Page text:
Cash crisis may force Britain's oldest children's theatre to close
Saturday 23 May 1998
The 50-year-old Unicorn Theatre for Children is in financial crisis and will close unless it can raise pounds 200,000 from a public appeal.
Ironically, news of the crisis breaks two days after the launch of a book, Creative Britain, by Secretary of State for Culture, Chris Smith, in which he states that education and access are two of the cornerstones of Britain's arts policy.
The Unicorn is famous for both its educational work and for encouraging thousands of children to go to the theatre for the first time.
It is one of only two children's theatres in Britain. The other is the Polka Theatre, in south London.
Critically acclaimed, and attracting 50,000 children over the last year, the plight of the Unicorn has nothing to do with its record as a children's theatre.
Based in the Arts Theatre Building in the West End of London, it is dependent on rental from other productions in the evening to supplement its own income. While the Unicorn's daytime shows have done well, the evening productions, which it also programmes, have fared badly over the last year, losing an extra pounds 50,000.
The Unicorn has long wanted to have a purpose-built theatre of its own and is preparing a Lottery application. But at present it has a deficit of pounds 340,000. The theatre receives a grant of pounds 320,000 from the London Arts Board.
Performers who featured at the Unicorn early in their careers include Sylvester McCoy, Maureen Lipman, Amanda Barrie and Jenny Seagrove. Unicorn writers have included Shirley Hughes and Adrian Mitchell.
Tony Graham, the artistic director, said yesterday the theatre would have to close if the pounds 200,000 was not raised.
He added that he had plans for it to become a unique cultural centre for children, showcasing international work, doing research into children's theatre and continuing with its successful story-telling festival of this year, as well as maintaining its reputation for children's shows.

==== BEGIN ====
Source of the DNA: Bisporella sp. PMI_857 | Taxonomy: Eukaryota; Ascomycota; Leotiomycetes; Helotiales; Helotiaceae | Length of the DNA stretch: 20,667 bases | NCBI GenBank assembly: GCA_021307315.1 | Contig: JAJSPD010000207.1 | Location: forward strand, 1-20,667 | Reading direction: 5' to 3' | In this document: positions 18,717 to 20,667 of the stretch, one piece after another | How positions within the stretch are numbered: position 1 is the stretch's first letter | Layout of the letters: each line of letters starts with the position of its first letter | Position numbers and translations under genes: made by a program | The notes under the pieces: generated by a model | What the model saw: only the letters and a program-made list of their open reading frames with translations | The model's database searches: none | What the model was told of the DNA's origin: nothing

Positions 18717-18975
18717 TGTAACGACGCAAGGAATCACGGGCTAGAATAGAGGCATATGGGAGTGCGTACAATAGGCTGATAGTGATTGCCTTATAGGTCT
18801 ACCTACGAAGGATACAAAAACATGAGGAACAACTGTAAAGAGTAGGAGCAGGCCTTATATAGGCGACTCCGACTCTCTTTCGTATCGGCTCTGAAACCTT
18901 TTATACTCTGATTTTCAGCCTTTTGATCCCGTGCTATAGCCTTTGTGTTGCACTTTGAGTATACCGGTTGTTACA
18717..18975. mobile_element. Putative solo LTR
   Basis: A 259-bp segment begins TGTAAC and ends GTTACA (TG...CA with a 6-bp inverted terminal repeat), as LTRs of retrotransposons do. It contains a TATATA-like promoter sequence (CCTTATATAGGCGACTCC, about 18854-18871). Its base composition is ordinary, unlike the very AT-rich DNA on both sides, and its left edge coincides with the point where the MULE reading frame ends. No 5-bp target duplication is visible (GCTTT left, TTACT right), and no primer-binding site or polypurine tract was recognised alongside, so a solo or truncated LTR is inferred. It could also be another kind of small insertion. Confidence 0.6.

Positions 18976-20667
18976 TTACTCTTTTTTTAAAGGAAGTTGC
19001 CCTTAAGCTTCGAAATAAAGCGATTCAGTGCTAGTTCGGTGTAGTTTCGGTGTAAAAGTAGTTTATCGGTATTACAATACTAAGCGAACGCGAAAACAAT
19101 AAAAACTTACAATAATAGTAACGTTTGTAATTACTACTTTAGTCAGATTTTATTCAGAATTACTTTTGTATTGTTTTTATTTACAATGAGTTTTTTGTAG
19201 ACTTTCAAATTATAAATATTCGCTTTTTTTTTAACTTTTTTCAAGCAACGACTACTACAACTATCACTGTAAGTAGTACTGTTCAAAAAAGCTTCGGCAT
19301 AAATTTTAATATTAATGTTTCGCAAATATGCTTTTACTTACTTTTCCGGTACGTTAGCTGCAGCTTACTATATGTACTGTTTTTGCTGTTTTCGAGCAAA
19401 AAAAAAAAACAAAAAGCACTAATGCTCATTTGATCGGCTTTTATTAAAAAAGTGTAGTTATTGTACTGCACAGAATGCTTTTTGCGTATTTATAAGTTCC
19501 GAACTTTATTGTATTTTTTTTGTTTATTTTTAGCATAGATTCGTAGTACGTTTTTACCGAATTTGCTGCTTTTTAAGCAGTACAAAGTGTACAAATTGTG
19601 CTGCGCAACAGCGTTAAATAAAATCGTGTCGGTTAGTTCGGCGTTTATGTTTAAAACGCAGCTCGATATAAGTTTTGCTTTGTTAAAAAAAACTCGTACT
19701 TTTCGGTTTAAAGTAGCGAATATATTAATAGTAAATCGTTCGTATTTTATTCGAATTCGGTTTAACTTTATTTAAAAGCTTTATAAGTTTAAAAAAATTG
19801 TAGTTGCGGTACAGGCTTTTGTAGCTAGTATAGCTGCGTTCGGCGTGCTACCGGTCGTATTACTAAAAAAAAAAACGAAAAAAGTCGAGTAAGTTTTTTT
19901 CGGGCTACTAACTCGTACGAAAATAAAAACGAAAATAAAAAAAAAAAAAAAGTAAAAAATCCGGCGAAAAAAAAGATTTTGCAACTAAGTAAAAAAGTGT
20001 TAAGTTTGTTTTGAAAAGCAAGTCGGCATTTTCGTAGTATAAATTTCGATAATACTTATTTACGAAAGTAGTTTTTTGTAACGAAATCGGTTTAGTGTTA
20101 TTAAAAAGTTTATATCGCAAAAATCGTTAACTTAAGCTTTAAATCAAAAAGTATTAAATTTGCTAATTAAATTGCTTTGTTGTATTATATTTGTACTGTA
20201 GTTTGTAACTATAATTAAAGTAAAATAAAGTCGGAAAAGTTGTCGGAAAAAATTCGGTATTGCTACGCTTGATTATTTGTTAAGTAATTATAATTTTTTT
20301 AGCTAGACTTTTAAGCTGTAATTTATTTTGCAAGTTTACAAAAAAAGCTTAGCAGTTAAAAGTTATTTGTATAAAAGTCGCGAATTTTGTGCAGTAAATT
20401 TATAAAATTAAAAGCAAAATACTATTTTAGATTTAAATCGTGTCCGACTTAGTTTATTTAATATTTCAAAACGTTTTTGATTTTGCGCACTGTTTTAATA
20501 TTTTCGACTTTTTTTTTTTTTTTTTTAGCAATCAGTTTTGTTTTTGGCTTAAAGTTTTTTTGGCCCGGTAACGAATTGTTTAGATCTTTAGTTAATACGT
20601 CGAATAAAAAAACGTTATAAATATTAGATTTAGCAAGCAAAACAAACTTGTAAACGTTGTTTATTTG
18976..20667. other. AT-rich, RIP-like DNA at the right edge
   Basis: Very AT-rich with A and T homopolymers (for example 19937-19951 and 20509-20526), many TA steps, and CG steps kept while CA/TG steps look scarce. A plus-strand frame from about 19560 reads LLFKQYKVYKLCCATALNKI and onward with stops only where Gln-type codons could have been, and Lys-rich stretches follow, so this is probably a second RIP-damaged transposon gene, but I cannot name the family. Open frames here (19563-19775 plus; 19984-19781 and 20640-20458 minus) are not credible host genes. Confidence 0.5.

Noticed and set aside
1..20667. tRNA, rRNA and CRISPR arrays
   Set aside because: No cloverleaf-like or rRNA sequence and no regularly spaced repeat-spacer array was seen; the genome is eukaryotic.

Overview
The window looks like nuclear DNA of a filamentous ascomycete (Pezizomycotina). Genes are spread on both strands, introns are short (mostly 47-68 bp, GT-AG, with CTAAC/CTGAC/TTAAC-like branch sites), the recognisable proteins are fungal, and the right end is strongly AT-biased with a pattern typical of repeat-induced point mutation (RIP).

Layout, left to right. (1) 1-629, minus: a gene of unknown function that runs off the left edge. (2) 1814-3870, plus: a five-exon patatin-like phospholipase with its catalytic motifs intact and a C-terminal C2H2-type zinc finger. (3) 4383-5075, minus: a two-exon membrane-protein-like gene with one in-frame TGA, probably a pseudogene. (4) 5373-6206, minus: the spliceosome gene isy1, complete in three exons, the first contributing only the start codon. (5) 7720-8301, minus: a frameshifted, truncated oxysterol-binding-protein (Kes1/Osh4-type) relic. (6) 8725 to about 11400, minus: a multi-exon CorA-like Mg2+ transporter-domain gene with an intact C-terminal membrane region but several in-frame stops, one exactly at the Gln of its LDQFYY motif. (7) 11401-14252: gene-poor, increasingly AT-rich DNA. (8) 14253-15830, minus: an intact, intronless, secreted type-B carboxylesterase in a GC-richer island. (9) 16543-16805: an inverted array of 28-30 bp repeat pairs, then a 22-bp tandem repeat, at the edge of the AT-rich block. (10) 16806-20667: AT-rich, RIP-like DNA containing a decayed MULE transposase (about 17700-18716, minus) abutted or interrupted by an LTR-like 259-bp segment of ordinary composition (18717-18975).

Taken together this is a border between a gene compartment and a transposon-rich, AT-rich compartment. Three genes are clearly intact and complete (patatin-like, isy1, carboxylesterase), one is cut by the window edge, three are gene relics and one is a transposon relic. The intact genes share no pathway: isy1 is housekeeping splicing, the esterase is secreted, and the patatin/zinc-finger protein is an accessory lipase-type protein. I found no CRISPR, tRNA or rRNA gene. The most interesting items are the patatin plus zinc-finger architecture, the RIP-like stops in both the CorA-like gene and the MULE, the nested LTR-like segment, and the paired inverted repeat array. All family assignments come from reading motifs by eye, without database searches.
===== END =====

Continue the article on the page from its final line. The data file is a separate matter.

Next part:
He said: "The closure of the Unicorn would be a disastrous loss for London's children. It would seem to be deeply ironic when we are repeatedly told that our national cultural priorities hinge on children, education and access.
"Over two and a half million children have visited the Unicorn since we began; many well-known actors made their first appearance here; the Unicorn occupies a very special place in people's hearts. Everyone just finds it inconceivable that we should go down."
Those wishing to contribute to the Save The Unicorn fund should telephone 0171-836 3334.
- 1 Rarest Beanie Baby bought for just £10 at car boot sale could be sold for £62,500 on eBay
- 2 Katie Hopkins and The Sun editor David Dinsmore reported to police for incitement to racial hatred following migrant boat column
- 3 Parma, Missouri: 80 per cent of town's police quit after first black mayor is elected
- 4 Australian student Tommy Connolly, 23, adopts his pregnant, homeless 17-year-old cousin to give her a chance at 'a better life'
- 5 Google search history can now be downloaded in its entirety, mass embarrassment expected
Rarest Beanie Baby bought for just £10 at car boot sale could be sold for £62,500 on eBay
Katie Hopkins and The Sun editor David Dinsmore reported to police for incitement to racial hatred following migrant boat column
'Jihadi John': Isis executioner Mohammed Emwazi wanted to wage jihad in Somalia until his friends were betrayed and killed by al-Shabaab
Parma, Missouri: 80 per cent of town's police quit after first black mayor is elected
Australian student Tommy Connolly, 23, adopts his pregnant, homeless 17-year-old cousin to give her a chance at 'a better life'
If I’m being racially abused I don’t need a stranger with a saviour complex to rescue me
The only black face in the Ukip manifesto is on the page about overseas aid
Ukip is the only main political party to not address LGBT rights in its manifesto
Food banks: One million Britons will soon be using them, according to Trussell Trust
Religion isn't growing, it is becoming vigorous in its demise, says philosopher AC Grayling
Katie Hopkins on LBC: Listen to caller taking The Sun columnist to task over migrant comments
£22000 - £25900 per annum: Recruitment Genius: The Company is expanding and th...
£27000 - £30000 per annum: Recruitment Genius: A Corporate Account Manager is ...
£7 per hour: Recruitment Genius: This award winning conference venues provider...
£12000 - £15000 per annum: Recruitment Genius: An expanding Insurance Brokerag...